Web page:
The Royal Institute of British Architects is the UK body for architecture and the
architectural profession. The RIBA’s mission is to advance architecture by demonstrating benefit to society and promoting excellence in the profession with a vision for a better environment. The RIBA works with the government to improve the design quality of public buildings, new homes and new communities.
The RIBA - Bristol & Bath Branch
Bristol and Bath Branch RIBA is the local RIBA membership. The Branch Council consists of elected Chartered RIBA Members with an elected Chairperson. The Branch Council is responsible to the national RIBA Council through the Regional Council. All members are volunteers.
The Branch is affiliated to the Bristol Society of Architects (BSA). The Chairperson of the Branch also serves as the President of the Bristol Society of Architects, and members of Council as members of the BSA Committee.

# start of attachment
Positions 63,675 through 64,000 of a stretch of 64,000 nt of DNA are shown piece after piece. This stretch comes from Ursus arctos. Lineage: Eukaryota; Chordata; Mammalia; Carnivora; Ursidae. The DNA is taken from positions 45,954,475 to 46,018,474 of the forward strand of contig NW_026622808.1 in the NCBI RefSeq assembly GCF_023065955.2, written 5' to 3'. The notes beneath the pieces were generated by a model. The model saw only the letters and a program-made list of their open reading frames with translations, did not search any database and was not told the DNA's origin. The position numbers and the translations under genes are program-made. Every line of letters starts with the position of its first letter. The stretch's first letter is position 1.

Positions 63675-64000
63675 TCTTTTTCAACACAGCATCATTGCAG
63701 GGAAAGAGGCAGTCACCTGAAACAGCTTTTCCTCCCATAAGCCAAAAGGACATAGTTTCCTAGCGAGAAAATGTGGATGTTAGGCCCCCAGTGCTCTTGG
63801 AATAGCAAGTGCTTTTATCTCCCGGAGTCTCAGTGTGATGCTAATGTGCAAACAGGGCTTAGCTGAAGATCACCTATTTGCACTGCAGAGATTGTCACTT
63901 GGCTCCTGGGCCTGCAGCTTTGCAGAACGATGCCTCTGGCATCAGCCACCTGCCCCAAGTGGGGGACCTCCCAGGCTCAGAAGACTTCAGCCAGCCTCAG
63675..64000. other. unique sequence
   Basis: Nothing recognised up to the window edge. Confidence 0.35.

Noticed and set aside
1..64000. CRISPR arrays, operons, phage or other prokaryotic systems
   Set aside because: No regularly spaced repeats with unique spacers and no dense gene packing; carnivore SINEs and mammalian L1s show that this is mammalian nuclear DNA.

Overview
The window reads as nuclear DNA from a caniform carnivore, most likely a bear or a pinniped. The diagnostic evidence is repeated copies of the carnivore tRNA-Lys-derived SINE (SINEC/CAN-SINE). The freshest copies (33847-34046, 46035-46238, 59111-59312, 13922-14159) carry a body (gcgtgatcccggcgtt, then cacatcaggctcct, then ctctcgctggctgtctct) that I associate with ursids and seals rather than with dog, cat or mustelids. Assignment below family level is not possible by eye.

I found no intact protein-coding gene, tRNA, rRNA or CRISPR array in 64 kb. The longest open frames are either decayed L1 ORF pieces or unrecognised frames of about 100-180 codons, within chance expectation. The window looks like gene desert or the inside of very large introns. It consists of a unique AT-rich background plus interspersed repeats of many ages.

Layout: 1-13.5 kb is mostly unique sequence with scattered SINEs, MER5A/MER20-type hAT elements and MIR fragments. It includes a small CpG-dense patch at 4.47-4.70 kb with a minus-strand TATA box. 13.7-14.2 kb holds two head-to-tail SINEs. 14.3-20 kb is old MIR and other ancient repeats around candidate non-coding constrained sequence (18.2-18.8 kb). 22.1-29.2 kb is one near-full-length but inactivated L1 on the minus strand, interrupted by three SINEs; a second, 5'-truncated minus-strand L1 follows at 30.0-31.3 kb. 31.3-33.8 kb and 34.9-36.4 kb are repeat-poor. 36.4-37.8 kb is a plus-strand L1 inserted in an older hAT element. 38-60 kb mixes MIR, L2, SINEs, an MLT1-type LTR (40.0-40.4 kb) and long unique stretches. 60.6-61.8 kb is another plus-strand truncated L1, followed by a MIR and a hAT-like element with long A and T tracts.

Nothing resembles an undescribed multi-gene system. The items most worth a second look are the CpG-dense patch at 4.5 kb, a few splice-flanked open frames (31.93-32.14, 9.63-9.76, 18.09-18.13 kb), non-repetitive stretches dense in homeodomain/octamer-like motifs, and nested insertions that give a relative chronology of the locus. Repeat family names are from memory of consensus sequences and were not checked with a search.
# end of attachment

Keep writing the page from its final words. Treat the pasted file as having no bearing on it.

The Bristol Society of Architects - BSA
In early April 1850 a group of architects gathered together at the Bristol Academy of Fine Arts and there they founded a new society – the Bristol Society of Architects (BSA). The Society’s original aim was to establish a code of practice for Bristol practitioners rather than to establish a style or philosophy. They formed a professional body that strived to establish high standards of competence and behaviour. The architects were marshalled under three heads of Fellows, Graduates and Students. In addition there was a very significant class of Associates which comprised not only engineers and surveyors, but members of all the building trades. The Society was extremely interested in architectural education and in 1864 they started preparing students for the new voluntary RIBA examinations. In 1920 G C Lawrence, a past President of the BSA, helped to create the Royal West of England Academy School of Architecture (RWA). It was agreed that the school would be a branch of the RWA, though the BSA should be responsible for it, and that the BSA members who conducted it should be elected academics. The school was formally opened in June 1921 by HRH the Prince of Wales. In 1928 the school moved to Charlotte Street and then on to 25 Great George Street. The school was closed in 1983.